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i just got a marshall dsl 40 amp and its amazing and worth every penny! but i have been reading online that some people are having over heating issues with the amps 4 tubes. i have yet to come across this problem and hope to never see it but just as a pre-caution should i by like some computer fans and put them in the back blowing air on the tubes to keep them cool? if so wouldent this cool the tubes down some and effect the tone cause i know tubes need to warm up to give you those legendary marshall tones but at the same time i dont need this amp breaking on me and solder joints loseing up and stuff?

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Where's Lovekraft when you need him? :D

If it aint' broke, don't fix it is my first thought. You are right that the tubes will become warm as you drive them. That's the way tubes work. They have to bake off electrons as part of the amplification process. The harder you drive them, the more electrons are baked off. That shouldn't really effect the heaters at all though.

What exactly is an overheating problem anyway? Do they catch fire or something? Or can you just fry an egg on top of them? Do they just run through tubes too fast?

There's a few ways to correct the problem, but make sure that you have a problem before you muck around with something that works fine the way it is.

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I have put cooling fans in all of my DIY and commercially manufactured ones that didn't have one in them. Blowing a little air across the tubes will really help dissipate the heat produced by the tubes. It won't help too much if the tubes are improperly biased and are dissipating more watts than they should be. This is probably the source of the "overheating" problems some people have.

EDIT: BTW, in my opinion, it does not change the "tone of the tubes" to blow some air across them. The inside temperature of the tube will pretty much remain unchanged even though you are blowing air across the glass envelopes. What it does do is carry the heat away from the chassis, and that stays considerably cooler. It probably helps the life of the tube somewhat as well.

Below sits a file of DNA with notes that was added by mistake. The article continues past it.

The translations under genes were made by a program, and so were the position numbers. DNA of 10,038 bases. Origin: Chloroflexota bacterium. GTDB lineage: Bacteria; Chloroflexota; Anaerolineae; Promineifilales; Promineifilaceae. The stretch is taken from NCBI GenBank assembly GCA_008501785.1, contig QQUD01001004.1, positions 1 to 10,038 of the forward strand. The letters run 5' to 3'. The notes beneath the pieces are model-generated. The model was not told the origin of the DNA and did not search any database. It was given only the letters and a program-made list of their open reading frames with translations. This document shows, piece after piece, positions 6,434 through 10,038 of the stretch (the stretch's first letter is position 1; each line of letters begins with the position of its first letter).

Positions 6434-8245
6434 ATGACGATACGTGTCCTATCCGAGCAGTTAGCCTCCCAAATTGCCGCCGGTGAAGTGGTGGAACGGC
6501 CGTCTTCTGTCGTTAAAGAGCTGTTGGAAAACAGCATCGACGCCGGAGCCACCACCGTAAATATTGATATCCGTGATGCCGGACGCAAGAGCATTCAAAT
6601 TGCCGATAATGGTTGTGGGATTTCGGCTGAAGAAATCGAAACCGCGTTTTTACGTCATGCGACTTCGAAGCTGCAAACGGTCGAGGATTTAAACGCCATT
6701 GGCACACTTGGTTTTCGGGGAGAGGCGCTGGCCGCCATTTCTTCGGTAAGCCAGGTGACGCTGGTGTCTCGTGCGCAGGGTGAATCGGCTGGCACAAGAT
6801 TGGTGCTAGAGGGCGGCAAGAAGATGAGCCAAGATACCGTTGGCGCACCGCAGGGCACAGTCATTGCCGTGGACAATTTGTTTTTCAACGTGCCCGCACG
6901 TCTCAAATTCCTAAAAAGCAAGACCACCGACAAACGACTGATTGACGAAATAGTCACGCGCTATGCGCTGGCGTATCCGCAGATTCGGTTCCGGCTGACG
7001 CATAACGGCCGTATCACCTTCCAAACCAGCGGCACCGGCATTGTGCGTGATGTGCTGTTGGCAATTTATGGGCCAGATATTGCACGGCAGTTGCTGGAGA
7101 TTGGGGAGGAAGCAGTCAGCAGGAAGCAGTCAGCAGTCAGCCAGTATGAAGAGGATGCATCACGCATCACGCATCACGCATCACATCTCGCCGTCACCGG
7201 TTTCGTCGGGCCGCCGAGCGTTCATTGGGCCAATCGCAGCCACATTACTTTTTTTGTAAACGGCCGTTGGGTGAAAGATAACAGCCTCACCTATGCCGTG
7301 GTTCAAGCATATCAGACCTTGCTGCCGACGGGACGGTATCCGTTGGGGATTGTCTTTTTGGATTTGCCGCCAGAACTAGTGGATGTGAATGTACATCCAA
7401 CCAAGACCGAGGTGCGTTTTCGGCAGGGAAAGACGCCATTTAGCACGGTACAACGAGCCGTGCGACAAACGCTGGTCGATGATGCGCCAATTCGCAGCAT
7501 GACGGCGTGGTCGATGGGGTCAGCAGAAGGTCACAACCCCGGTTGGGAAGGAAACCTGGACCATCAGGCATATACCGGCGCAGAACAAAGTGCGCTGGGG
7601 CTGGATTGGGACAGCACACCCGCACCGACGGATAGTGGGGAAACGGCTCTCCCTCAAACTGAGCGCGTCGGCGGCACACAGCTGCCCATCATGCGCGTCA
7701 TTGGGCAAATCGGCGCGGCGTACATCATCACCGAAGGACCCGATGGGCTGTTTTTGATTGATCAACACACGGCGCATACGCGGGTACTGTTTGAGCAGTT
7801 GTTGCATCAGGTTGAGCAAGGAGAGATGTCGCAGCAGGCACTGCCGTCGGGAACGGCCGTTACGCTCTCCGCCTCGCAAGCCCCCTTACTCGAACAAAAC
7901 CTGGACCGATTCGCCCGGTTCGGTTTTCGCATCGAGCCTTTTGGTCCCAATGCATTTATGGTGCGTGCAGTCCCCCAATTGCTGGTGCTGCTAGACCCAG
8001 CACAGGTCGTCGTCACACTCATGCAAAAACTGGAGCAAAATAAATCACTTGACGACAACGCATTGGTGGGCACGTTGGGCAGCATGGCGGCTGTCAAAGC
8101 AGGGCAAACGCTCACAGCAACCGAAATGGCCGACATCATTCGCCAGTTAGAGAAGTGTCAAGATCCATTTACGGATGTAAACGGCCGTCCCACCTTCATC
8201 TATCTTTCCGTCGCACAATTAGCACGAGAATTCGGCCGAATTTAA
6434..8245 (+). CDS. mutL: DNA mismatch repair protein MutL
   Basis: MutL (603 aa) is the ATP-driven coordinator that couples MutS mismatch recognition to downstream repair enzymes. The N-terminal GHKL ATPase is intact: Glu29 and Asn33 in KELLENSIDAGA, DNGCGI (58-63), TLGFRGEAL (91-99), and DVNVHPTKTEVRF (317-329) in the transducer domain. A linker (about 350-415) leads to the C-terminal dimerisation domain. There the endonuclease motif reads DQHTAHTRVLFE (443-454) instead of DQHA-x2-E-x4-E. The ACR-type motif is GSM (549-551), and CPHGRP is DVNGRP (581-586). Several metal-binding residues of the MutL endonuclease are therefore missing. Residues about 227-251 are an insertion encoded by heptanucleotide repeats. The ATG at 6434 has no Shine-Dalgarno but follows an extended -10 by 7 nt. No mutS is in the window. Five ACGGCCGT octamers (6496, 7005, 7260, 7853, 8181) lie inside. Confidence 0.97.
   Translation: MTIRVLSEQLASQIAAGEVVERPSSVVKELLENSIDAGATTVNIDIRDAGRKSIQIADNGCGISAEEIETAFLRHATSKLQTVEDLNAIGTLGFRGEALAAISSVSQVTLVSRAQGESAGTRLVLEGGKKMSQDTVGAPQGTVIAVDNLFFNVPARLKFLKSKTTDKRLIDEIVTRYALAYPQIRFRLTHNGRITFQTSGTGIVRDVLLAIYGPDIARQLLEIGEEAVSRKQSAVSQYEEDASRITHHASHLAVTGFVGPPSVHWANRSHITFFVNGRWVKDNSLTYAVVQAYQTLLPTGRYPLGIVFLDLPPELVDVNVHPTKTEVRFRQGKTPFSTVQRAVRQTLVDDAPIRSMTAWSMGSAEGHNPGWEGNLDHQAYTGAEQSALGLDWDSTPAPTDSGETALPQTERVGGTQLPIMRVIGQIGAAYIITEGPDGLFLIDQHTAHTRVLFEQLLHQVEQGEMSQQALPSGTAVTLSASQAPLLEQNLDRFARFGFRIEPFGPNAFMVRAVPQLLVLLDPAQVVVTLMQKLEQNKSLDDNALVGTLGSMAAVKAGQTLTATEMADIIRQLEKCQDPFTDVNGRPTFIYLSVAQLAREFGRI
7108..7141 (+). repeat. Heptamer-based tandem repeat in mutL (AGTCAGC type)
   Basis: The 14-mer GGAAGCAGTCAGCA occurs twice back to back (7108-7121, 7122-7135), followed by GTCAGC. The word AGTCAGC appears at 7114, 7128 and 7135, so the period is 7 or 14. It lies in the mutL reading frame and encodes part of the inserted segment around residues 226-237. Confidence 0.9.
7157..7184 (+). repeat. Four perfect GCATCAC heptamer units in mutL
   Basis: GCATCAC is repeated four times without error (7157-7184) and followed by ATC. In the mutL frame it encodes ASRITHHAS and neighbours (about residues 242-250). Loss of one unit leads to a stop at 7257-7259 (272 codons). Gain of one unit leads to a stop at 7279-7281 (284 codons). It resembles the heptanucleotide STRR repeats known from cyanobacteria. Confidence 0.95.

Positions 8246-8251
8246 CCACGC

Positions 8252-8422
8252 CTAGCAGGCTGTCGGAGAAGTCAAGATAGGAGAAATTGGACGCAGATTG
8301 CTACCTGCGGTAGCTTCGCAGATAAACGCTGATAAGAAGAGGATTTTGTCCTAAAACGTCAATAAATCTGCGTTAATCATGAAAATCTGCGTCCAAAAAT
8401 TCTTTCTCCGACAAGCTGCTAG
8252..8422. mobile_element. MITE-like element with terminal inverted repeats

Edited by Paul Marossy
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Well, my old Soldano/Yamaha had a pair of serious 8" muffin fans in it, so evidently somebody (probably Mike S.) thought that it might become an issue. That said, I tend to agree with Paul about the tubes themselves being designed to work at high internal temperatures (since they damn sure won't work without 'em), and since the interior is a vacuum, cooling the glass envelope isn't going to affect the inside temp very much anyway, so the only thing the fan needs to do is keep everything else cool enough to avoid problems. I can't see it affecting the sound at all, unless the fan motors induce electronic hash into the amp circuit, and that's unlikely.

A 120vac computer fan with a separate power line, well isolated from any audio circuitry, should cause no problems, and might well save wear and tear on the electrolytics and the printed circuit boards, both leading causes of premature failure in production tube amps. Go for it - even a little cooling should forestall a lot of problems, and it's not really a difficult mod, so it's probably well worth the trouble.

And like Paul said, it's absolutely crucial to keep the power tubes biased at a sane level - if they're trying to dissipate much more than they can handle, nothing short of liquid cooling is going to keep them from melting down and Chernobyling most of your power amp and psu.

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